From Form 10-K, Next Expected Milestones for NTM indication...
• We expect to report top-line clinical results from our phase 2 clinical trial in March 2014.
• We expect to enroll the first patient in our single-arm, open label, supportive study in the United States and Europe during the second quarter of 2014.
• We expect to have dialogue with the FDA and the European Medicines Agency ("EMA") in the second quarter of 2014 to discuss the regulatory pathway.
• If approved, we expect ARIKAYCE would be the first approved inhaled antibiotic treatment for NTM lung infections.
• We are developing plans to commercialize ARIKAYCE, if approved, initially in the United States, in certain countries in Europe, and Canada and eventually Japan.
" If the EMA allows a filing that includes both the CF and NTM indication"
The EMA will not allow a dual filing for 2 different indications unless NTM shows cures.
In the US the FDA will not allow arikayce to be sold unless they trial it here.
That's going to be a dialogue with the FDA. And frankly out of respect for them we will not be coming out with a comment on whether we're filing or not when we have the data release at the end of March. We're going to wait until we have had dialogue with them based on the data we have to inform where we go from here. ]
This explains the official company guidance on the US launch of Arikace - it had to allow for the possibility of a Phase III NTM study.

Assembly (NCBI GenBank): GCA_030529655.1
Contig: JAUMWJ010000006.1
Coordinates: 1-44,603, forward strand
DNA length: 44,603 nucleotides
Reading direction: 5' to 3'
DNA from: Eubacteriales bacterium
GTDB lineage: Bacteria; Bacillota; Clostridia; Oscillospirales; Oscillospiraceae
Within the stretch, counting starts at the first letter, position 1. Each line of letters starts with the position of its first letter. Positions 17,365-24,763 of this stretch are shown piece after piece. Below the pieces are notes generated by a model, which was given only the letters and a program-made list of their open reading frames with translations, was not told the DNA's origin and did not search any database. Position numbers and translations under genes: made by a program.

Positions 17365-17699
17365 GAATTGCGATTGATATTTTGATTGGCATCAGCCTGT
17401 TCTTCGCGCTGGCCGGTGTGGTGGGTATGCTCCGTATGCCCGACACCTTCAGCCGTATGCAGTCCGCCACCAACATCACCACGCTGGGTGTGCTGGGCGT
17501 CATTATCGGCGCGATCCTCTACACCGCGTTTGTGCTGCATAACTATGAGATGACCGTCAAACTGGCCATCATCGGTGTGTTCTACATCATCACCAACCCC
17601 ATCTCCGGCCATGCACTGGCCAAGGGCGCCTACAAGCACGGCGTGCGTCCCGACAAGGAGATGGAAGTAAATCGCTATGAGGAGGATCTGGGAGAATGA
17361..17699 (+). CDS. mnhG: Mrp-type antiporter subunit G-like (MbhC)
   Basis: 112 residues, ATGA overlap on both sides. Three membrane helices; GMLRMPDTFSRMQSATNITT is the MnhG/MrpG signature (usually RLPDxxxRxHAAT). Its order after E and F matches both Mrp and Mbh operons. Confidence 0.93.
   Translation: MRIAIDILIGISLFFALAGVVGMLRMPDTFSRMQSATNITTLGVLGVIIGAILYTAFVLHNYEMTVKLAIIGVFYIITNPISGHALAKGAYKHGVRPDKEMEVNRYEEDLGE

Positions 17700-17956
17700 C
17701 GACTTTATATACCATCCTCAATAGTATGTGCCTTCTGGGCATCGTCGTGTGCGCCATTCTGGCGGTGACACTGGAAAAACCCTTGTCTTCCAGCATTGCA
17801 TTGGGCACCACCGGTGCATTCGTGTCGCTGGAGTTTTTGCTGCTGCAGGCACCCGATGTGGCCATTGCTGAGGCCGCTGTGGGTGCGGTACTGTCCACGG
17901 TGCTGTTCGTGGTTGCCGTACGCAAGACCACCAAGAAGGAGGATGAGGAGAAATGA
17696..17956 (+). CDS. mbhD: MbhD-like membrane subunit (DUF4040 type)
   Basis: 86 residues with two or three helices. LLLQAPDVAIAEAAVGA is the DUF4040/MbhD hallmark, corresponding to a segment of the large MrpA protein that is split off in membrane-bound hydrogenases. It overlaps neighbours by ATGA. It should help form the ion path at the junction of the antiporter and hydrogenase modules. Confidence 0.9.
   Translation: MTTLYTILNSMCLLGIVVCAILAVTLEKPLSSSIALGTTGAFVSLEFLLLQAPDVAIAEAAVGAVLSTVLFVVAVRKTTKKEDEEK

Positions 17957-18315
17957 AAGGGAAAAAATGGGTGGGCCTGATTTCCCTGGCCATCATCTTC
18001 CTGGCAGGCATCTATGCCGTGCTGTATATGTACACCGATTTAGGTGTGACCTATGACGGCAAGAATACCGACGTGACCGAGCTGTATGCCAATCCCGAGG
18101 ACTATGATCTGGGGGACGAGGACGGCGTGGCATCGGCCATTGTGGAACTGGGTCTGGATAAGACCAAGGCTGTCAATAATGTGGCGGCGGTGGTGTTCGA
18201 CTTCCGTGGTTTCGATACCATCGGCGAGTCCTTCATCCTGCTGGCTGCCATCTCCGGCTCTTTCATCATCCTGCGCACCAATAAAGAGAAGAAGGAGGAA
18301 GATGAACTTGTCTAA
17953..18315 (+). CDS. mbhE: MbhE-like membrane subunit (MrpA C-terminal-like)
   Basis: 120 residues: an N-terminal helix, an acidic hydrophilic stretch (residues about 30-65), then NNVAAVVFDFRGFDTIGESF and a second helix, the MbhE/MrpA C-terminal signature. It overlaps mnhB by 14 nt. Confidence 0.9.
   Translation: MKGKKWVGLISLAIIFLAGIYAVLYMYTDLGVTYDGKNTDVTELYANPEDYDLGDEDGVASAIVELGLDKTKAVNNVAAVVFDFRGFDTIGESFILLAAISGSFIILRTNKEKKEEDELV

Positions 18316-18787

However - the primary objective of the legislation enacted last July was the "expedited development and review of innovative new medicines intended to address unmet medical needs".
There are no antibiotics currently available to treat pulmonary mycobacterial infections such as TB and NTM which are not associated with serious side-effects.
The side-effects have historically resulted in breaks in the antibiotic regimen - leading to the current situation where well over half a million people a year are infected with pathogens which have evolved resistance to first-line antibiotics.
The side-effects associated with the antibiotics (particularly aminoglycosides) currently used to treat drug-resistant mycobacterial infections are even worse. Injected aminoglycosides are associated with permanent loss of hearing.
If the NTM results due by the end of this month do indeed show that Arikace not only delivers an effective concentration of aminoglycoside to a pulmonary mycobacterial infection, but does so in a manner which is far safer and far more patient-friendly - Arikace will obviously have the capability to address a serious unmet medical need.
What reason could the FDA have to act in a manner inconsistent with the primary objective of the new legislation?